The Girl from the Sea
by Paula Rivera Donoso
Translated by Toshiya Kamei
No matter how hard she tried, Adriana simply couldn’t remember the first time she had seen the sea. And she’d been born in the smallest port town in her country, a place far away from anywhere else that almost no one knew about, except those who lived there.
Ever since she was very small, she had played in the sand and waves, as if the beach were a part of her house’s patio or her own family. She thought she knew it as well as her mother’s melancholy face or her father’s rugged hands. And could she remember the first time her mother’s face had smiled at her or her father’s hands had caressed her? Of course not. Then she was only a baby with no memories, too busy living to create them.
The port was a city of grown-ups: sailors, fishermen, and fishmongers. They looked so old that they might have been born about the same time as the sea itself. Most of them had blue eyes, and a woman had told Adriana that this happened only when the sea and the person united their spirits, after a long time.
Adriana’s eyes were brown, like freshly moistened sand. The girl liked to think that the color of her eyes retained the memory of the passage of the sea for her. Every night she prayed to the mermaids that the day would finally come when the sea would swallow everything, including her eyes, and so she and it would be one.
But why did Adriana love the sea so much? Because it was her best friend.
Even though she always talked with sailors, fishermen, and fishmongers, they were grown-ups. There were almost no children in the port. All children studied in the cities in the interior, but Adriana’s family was too poor to send her to a school, so the girl studied in her own home.
That might sound quite cozy, but Adriana was often bored. Imagine going to a school with no recess, nor even other classmates to play pranks on in the middle of class! That was more or less how Adriana felt. Once she finished studying for the day, she had no choice other than to go to the beach or the market.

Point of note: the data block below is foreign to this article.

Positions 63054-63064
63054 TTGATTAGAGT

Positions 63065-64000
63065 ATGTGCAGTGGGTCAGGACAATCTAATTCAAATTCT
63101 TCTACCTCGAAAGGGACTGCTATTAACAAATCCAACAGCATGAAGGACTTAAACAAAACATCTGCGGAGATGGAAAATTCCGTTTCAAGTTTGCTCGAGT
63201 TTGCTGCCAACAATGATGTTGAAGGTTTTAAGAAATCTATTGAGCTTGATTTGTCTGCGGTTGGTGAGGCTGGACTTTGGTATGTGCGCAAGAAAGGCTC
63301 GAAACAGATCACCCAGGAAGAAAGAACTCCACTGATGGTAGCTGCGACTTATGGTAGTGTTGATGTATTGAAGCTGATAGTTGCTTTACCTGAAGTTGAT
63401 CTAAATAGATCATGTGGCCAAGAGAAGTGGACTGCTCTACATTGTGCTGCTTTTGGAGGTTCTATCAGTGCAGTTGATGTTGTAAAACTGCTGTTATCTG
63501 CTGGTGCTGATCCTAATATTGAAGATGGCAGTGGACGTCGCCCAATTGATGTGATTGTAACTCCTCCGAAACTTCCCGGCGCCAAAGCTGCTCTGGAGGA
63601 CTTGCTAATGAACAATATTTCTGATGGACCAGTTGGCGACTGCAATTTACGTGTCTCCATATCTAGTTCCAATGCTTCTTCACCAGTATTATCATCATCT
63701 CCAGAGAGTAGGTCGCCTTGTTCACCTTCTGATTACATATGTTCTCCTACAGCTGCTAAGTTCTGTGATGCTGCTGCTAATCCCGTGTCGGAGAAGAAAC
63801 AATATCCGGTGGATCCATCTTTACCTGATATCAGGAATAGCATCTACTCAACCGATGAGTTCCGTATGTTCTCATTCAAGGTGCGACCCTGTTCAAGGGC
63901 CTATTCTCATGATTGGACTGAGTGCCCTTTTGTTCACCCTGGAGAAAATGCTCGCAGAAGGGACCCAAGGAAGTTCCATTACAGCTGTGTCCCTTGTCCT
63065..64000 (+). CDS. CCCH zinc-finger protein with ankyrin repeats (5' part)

The girl already knew by heart the stalls, the cries of women, and even the vacant faces of fish. However, she felt that she never finished learning all that was on the beach. The sand always had a different relief, as if it were a giant sheet that was shaken every morning. The flights of seagulls always traced different images in the sky and their songs seemed to bring the most current tidings from the other side of the coast.
And the sea, of course.
The sea was never the same, but not like sand or seagulls, no. The sea was more like her dad, who was sometimes angry at how bad the catch of the day had been and at other times was happy about the good weather in the port. Or like her mother, who sometimes smiled with sorrow when Dad went out at night with his friends and, at other times, with joy when her daughter brought her little beach shells.
The sea was like a person, but not like any other person. It was a strange person, with mood swings, mischievous and irritable. It could be a grandfather or a child, or maybe it was both at the same time, because some grandfathers become childish and some children are as serious as old people. Yes, the sea was young and old at the same time. It had been there for many years, maybe it was even older than the oldest fishermen, but it was still as fresh as if it had just been born.
Adriana liked to imagine it as a child, but not like any other child. The sea was her friend, the only one she had and — at least that’s what she told herself — the best any girl could wish for. Not the best in the sense that it was always willing to play with her or that it was the most original in its games. As a matter of fact, sometimes it woke up very annoyed, and its waves crashed with fury on the shore, preventing her from approaching it to greet it. When that happened, her parents forbade her to go down to the beach, so Adriana watched it from afar on the hill.
At other times, generally when it was getting light very quietly, its waves were so passive that it was boring to play in them. All came with the same rhythm and sound under her feet, as if her sea were still half asleep and those were its snores.
So, what Adriana valued most about her friend were other things. She valued, for example, that it was always faithful. The girl was used to seeing families with children come on vacation each year. When she was younger, at first she had become delighted because that meant she would finally meet other children she could spend time with.
But at the end of the summer, families left, and the port was the same as always. Adriana wouldn’t allow herself to get her hopes up when these people arrived, because she knew they would only be there for a short while. Besides, they tended to be very tiresome people, who looked at the port and its inhabitants with contempt. When the summer ended, the beach was full of garbage, which sometimes made the fish and seabirds sick, and always angered the sea.